How to Make Balimbing Prunes

This is the third installment of Balimbing Production Series. The first is juice, the second is wine and this is the third.

balimbing-prunes

Prune is originally a dried plum. Filipinos are very creative, they adapted the technology to make balimbing prunes.

dried plum prune

Get yourself ready and prepare the prunes.

1. Select good quality firm fruits. Overripe and fruits with rots cannot be included cause it will cause a bad end product.
2. Wash thoroughly. Remove the sharp edges and prick the middle part. Pricking is necessary to allow better penetration of lime and syrup.
3. Prepare lime solution by mixing 4 tsp of lime in 8 cups of water. Soak 3 kilos of balimbing in lime solution for 12 hrs.
4. Rinse thoroughly in running water.
5. Add 2 k brown sugar, 3 tsp salt, ½ cup soy sauce, ¼ tsp. cinnamon, 1 pc. bay leaf and 1 tsp. calamansi juice
6. Cook until the fruit becomes dark brown. Cool. Let stand overnight. Drain.
7. Dry in oven at 70 °C until it become tough. Sun drying may do if conditions are favorable.

Trimmings and overripe can still be processed to vinegar, wine or enzyme. Throwing them away is such a waste.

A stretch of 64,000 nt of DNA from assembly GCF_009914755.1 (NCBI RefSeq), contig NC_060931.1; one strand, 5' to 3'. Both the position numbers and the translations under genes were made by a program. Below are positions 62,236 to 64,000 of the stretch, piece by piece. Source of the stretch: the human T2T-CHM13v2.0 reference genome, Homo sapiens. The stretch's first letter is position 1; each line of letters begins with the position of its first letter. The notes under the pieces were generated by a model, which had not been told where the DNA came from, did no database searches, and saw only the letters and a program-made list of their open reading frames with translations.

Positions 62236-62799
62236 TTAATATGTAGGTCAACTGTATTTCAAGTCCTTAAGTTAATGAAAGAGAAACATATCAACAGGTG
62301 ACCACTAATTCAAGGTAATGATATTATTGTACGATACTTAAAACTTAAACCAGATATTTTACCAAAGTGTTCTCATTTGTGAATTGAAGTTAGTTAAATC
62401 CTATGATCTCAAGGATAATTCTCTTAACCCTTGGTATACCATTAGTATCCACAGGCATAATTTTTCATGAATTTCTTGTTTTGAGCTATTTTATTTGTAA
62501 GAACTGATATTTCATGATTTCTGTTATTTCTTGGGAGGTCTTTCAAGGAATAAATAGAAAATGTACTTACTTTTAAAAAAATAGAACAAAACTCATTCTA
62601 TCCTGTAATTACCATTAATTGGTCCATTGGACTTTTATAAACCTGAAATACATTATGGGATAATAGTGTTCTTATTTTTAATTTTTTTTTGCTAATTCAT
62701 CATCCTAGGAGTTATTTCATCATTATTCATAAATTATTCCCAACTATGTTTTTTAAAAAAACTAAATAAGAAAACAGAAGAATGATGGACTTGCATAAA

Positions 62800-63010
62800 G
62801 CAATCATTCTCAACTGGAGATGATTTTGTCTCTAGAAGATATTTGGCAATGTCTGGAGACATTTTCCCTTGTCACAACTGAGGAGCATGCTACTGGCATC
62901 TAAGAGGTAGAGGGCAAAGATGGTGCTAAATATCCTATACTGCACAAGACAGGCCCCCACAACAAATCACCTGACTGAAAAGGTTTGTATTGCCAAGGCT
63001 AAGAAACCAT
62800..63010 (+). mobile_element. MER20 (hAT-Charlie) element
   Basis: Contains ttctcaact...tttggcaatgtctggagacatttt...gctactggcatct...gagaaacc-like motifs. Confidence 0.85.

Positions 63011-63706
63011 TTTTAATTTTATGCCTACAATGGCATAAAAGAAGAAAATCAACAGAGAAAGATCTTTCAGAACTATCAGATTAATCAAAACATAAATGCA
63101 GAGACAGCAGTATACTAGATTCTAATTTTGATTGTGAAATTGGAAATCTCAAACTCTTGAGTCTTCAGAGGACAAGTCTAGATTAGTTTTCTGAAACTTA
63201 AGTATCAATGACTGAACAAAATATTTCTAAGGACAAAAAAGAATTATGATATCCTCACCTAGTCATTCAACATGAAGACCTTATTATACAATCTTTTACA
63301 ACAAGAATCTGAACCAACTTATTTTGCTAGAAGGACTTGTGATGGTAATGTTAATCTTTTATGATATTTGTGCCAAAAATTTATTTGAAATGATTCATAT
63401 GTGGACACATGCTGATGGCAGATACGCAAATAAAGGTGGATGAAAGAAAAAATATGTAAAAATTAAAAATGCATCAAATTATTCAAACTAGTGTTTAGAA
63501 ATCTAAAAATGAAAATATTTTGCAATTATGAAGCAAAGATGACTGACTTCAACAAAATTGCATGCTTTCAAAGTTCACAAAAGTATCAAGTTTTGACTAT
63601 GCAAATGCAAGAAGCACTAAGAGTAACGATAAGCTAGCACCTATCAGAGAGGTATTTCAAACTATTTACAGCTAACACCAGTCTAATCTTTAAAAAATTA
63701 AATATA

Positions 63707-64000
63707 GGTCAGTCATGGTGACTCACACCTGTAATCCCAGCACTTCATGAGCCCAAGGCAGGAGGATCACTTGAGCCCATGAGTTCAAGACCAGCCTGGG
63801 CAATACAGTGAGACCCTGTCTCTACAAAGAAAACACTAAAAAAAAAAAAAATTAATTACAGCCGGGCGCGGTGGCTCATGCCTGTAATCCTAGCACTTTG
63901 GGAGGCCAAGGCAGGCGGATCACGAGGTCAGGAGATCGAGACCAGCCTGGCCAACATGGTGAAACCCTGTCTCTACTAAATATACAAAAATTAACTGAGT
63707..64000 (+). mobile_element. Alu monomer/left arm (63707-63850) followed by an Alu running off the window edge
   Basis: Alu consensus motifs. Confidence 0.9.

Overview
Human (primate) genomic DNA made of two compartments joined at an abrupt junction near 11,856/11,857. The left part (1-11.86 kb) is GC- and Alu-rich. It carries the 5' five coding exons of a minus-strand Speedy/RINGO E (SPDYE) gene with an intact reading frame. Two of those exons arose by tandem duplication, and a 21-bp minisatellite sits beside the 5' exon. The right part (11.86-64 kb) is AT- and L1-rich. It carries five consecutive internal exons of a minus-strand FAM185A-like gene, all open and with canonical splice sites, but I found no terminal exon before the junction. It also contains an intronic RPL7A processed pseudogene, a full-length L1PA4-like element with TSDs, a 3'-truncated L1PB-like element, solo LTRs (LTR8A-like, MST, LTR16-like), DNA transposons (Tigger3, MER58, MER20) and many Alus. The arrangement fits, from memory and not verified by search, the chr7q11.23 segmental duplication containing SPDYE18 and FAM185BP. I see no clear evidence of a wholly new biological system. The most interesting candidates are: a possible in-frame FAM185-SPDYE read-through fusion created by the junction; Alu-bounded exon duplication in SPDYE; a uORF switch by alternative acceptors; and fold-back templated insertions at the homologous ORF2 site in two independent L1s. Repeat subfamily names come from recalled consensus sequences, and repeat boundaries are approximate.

The Fermented Balimbing Prunes Mini

This was an extra result of my Balimbing Fruit Enzyme Experiment. The Fermented Balimbing Prunes Mini.

The following occur during natural fermentation of sugar and fruit mixture. The fruit slices decrease in size as a result of sugar extracting off the water molecules. The sugar crystals became liquid as a result of merger with fruit water. The fruit natural flora ferments the sugar into alcohol. The fruit component become mashy or completely separated to fibers. A unique set of flavors develop.

The same thing happened to my balimbing fruit enzyme exept for one thing. The fruit shriveled, became smaller, became chewy and sweet.

undried fermened balimbing prunes miniI dried it under the heat of sun for eight hours. Here it is, the Fermented Balimbing Prunes Mini.

fermented balimbing prunes miniI left it on table overnight. No ants are coming near. Maybe they are driven away by alcohol smell.

Marvin is the lead chocolate maker of Ben and Lyn Chocolate Inc. Has strong background in food research and development. Occasionally conducts training and lectures. Lecturer of Cocoa Foundation of the Philippines. Do coaching and consultancy services on his free time.

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